For the Birds Radio Program: Chickadee Hierarchies

Original Air Date: Oct. 2, 2007 Rerun Dates: Aug. 25, 2017; Sept. 16, 2015; Sept. 5, 2012; Sept. 27, 2011; Sept. 17, 2010; Sept. 18, 2009; Oct. 15, 2008

In fall, chickadee winter flocks get busy working out their social hierarchies so they’ll get along together all winter.

Duration: 4′53″


There’s no way to deny that autumn is really and truly here, with winter in view. With the definite change in season, there’s a definite change in my neighborhood chickadees. Families are split up now, and each baby in a brood goes off and joins a flock different from its siblings’. This is a good strategy for genetically related chickadees to separate so that at winter’s end they won’t end up selecting a sibling for a mate. But it also means that every October, flocks have to work out a whole new social hierarchy.

In one very real sense, chickadee flocks are extremely egalitarian. They accept all manner of birds into their flocks, including warblers, nuthatches, kinglets, vireos, and creepers. Their sociability even extends to humans that they learn to trust won’t kill them if they offer food on hands that weigh many times more than an third-of-an-ounce chickadee.

Chickadees are friendly to one another, too, as long as they keep at arm’s length. And here I don’t mean at wing’s length, but rather the length of a professional basketball player’s arm, or usually even more. Chickadees are the natural world’s premier Norwegian bachelor farmers. They’re sociable—ya sure, you betcha. If you see one chickadee, you can bet your bippy there are other chickadees nearby. But they feel uncomfortable and stressed when other chickadees approach too closely, invading their body space, and for such tiny birds they require a lot of space around their bodies. At nighttime each chickadee sleeps in its own personal cavity—even in the dead of a northern Minnesota winter, they just don’t share body heat. And they never eat shoulder to shoulder at feeders the way finches do. Instead, they each grab a seed and fly off to eat in seclusion. To minimize unpleasant interactions, they don’t come to feeders in random order, either, but in a clearly-defined order dictated by their position in the flock’s hierarchy. It takes days or, sometimes, weeks for each flock to figure out its hierarchy, but once it’s all worked out, squabbling will be at a minimum, and the whole flock can focus on feeding and keeping a lookout for danger. If you want to preserve the image of peaceable birds that never bicker, avert your eyes from your chickadee feeders for a few weeks. But if you’re fascinated by bird behavior and the delicate dance that each chickadee must do to avoid an out-and-out battle in working out who’s on first, this is the time to pay attention.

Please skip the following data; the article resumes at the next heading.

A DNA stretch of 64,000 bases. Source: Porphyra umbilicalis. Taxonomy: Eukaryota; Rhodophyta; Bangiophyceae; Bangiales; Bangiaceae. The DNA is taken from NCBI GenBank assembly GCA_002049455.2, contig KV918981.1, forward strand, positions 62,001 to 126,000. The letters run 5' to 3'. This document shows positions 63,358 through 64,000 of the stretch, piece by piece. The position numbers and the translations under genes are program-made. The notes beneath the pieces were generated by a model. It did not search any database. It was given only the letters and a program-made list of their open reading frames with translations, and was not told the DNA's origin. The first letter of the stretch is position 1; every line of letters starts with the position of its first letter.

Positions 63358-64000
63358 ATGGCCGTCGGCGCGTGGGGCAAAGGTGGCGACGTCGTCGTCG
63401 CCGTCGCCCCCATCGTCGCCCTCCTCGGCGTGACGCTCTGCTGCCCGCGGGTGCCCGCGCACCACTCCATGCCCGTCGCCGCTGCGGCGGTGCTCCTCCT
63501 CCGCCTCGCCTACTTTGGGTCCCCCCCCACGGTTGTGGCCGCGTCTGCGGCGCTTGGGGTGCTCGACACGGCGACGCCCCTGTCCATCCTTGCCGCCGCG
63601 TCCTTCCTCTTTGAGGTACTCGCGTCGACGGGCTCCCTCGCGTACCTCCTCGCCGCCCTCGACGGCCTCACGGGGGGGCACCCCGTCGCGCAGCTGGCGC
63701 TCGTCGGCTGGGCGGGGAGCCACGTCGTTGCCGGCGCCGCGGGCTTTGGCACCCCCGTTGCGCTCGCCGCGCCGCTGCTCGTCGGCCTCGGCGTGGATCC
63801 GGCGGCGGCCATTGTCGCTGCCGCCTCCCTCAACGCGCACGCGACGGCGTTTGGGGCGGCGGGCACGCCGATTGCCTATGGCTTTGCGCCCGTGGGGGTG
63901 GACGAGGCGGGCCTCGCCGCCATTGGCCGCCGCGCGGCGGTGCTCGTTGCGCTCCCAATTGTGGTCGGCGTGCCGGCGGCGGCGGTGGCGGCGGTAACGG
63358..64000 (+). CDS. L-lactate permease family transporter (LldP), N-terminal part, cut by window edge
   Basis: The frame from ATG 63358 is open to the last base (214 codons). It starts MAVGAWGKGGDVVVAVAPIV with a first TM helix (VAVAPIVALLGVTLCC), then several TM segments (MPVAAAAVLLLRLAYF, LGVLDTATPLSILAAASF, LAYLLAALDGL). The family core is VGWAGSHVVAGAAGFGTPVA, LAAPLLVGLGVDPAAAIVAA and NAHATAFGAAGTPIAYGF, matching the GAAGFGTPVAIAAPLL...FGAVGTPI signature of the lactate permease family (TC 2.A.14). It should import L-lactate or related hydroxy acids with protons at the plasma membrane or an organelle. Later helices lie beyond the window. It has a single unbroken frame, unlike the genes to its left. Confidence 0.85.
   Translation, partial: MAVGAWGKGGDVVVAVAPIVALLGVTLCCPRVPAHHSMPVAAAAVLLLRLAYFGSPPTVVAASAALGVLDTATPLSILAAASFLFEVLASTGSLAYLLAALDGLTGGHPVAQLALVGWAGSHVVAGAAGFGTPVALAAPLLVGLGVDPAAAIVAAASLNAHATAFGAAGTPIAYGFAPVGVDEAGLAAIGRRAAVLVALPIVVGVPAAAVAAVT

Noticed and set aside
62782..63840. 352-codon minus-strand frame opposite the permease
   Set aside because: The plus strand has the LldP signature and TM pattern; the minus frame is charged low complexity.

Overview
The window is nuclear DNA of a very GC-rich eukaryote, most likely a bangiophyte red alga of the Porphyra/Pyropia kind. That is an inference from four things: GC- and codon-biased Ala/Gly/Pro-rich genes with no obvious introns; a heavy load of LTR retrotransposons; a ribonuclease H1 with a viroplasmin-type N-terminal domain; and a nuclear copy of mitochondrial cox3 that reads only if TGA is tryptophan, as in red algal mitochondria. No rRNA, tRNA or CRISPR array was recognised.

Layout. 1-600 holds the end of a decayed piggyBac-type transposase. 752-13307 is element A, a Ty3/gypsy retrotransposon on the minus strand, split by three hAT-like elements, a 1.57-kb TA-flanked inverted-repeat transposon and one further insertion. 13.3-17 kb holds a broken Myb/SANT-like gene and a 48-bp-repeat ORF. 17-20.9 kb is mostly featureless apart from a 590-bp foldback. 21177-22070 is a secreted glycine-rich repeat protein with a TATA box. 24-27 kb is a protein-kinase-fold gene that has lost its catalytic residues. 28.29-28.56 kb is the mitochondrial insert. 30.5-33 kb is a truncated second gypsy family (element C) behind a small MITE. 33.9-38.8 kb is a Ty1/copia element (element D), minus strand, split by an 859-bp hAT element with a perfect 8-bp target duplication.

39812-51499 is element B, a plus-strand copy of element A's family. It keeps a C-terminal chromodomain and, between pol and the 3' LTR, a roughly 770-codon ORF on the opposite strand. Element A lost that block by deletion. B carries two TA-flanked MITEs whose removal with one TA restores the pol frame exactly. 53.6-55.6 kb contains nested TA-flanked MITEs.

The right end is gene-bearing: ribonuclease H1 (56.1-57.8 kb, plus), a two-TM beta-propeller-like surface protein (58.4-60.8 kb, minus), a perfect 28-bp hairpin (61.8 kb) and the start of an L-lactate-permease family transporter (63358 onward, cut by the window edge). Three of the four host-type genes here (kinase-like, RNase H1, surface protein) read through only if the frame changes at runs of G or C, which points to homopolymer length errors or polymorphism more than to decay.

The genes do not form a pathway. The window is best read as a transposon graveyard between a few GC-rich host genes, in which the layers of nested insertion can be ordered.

My chickadees have been squabbling every time they come to the feeder, because as new individual chickadees, strangers from throughout the area, join the flock they have to figure out where they fit. If two chickadees come to the mealworms at the same moment but already know which one is dominant, the lower-ranking bird simply and quietly withdraws and waits its turn. But if one of the birds is new to the flock, it doesn’t accept that its position is at the bottom of the hierarchy and sometimes is willing to fight for a higher position. Of course, even when the stakes are high chickadees aren’t very militant, so they do some tail swishing and funny sidestepping, and only occasionally actually come to blows. When they do, the winner of that altercation invariably ends up higher on the ladder than the loser. Seldom is there a replay—it wastes time and the other birds in the flock grow impatient. So it won’t take long for our backyard chickadees to resolve all their disputes and get back to their peaceable, well-ordered lives. Enjoy the skirmishes while you can, or, if you can’t stand the tension, avert your eyes. Me, I’m averting my eyes from the tension of whether the Cubs are going to win the pennant so right now I’m focusing on my chickadees.